Thursday, 27 September 2012
Allo, Allo, Allo Now What's Going On Here? My Many Brushes With The Law
Not many people can say they have been searched for by the head of the Metropolitan Police (or the Comissioner of Police of the Metropolis to be absolutely correct) in person. When on my gap year or two in Australia, I had been having such a good time that letters or any form of communication home had become non-existant. My worried parents mounted a search party and as luck would have it, the future top policeman, who was then just Chief Constable of a regional force, happened to be going out to Brisbane on holiday.
He arrived equipped with my last known address, the appropriately named London Road - no number - no suburb - simply London Road, Brisbane, Queensland. However on arrival in Brisbane, he discovered that there were many London Roads and London Streets. Undeterred he set off and managed to go to all bar the one I was actually living in. He never found me. Nonetheless it was a remarkable achievement for anyone to spend some of their precious holiday searching for a semi-dysfunctional son who was living too much of the good life.
It would be economical with the truth to say that it was my first 'brush with the law.' At the age of five I remember a Squad car (pictured above) coming to the door. Though I look remarkably calm and interested, I seem to recollect that was just a veneer and I ran off into the bushes and hid. I was petrified they had come to arrest me for a succession of evil deeds over the last few months;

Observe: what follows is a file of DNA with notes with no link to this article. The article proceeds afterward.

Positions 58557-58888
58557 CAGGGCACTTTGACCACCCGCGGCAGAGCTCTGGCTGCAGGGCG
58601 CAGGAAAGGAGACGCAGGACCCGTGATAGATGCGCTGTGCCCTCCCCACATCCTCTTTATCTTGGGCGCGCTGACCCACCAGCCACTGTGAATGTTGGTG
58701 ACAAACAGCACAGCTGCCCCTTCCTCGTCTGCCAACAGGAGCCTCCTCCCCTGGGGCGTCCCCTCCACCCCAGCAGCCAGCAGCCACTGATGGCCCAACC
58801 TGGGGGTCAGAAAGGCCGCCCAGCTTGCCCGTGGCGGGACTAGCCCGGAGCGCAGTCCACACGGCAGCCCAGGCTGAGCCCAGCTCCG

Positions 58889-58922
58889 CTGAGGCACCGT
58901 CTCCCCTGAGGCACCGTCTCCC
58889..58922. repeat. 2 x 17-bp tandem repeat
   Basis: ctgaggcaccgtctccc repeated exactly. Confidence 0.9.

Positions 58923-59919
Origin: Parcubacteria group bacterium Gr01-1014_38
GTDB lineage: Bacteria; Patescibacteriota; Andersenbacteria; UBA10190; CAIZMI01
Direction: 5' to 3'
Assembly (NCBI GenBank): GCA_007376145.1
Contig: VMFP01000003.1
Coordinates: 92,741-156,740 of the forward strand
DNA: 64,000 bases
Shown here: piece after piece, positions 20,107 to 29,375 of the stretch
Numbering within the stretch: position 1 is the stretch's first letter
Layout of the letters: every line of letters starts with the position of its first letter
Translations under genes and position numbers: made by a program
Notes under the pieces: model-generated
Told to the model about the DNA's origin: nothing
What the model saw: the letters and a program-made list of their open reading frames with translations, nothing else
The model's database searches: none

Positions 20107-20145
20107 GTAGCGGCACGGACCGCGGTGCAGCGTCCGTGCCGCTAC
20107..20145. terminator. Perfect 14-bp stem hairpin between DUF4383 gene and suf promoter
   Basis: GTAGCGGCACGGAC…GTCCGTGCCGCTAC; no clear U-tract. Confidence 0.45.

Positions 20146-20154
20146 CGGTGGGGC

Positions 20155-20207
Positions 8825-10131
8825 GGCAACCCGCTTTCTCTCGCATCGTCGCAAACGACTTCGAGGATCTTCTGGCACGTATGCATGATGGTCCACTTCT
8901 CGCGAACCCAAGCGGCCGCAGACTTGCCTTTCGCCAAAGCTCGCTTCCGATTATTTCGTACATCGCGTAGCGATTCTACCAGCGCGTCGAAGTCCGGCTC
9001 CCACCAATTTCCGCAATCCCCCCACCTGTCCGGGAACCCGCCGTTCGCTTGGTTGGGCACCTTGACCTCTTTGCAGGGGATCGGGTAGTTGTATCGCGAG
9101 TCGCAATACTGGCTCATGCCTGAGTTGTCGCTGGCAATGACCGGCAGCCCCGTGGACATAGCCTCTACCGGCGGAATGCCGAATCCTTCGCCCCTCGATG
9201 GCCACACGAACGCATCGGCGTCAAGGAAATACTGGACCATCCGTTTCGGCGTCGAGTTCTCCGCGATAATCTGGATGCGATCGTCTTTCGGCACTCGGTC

- asking my mother whether she liked bonfires. When she said yes I went and put a match to the tablecloth ....... while it was still on the table,
- stealing an extra 3d bit when I had already been given the bus fare,
- locking an elderly nanny in the cupboard under the stairs. Fortunately she was burly enough to push the door so hard that the hinges broke and nanny, the door and a whole lot of other stored stuff came flying out and landed in a heap on the floor,
- and probably the worst was going into the wood, do a No. 2, carefully wrap it in wrapping paper and hand it to my grandmother telling her that I had a present for her.
No wonder I ran off at the sight of the Police. I was an evil child at best. It didn't get any better as I got older. Dysfunctionality as a teenager abroad was forseeable on past performance. Later I was put in my place by a policeman. It was on New Year's Eve, just outside Trafalgar Square. It was 1982, the year when two women were crushed near the barriers. It caused massed panic and the crowd turned and ran. It was one of the most frightening things I have ever been in. You had no control, having to walk fast in the direction being pushed from behind by a huge weight. Blimey, I thought, if I fall or trip now, I'm a gonner. One of the girls in our party did just that and the crowd ignored her and trampled her like a cattle stampede. I managed to hold her hand. As the crush abated, one man stood on her and remained standing on her so that he could get a better view. I swore at him. Obviously I swore loudly because he immediately got off and from behind a John Nash Regency pillar protruded a helmet head.
'Oi, you,' yelled the policeman. 'You with that language must have gone to school at Harrow.'
In a bizarre moment, I forgot about all the mayhem around me and felt briefly despondent, before laughing. I had been to school at 'the other one' Harrow's deadliest rival. I wandered off to find a bar which would, in the most unlikely event be open, with a warm glow inside me.
In times of adversity the British are still the best.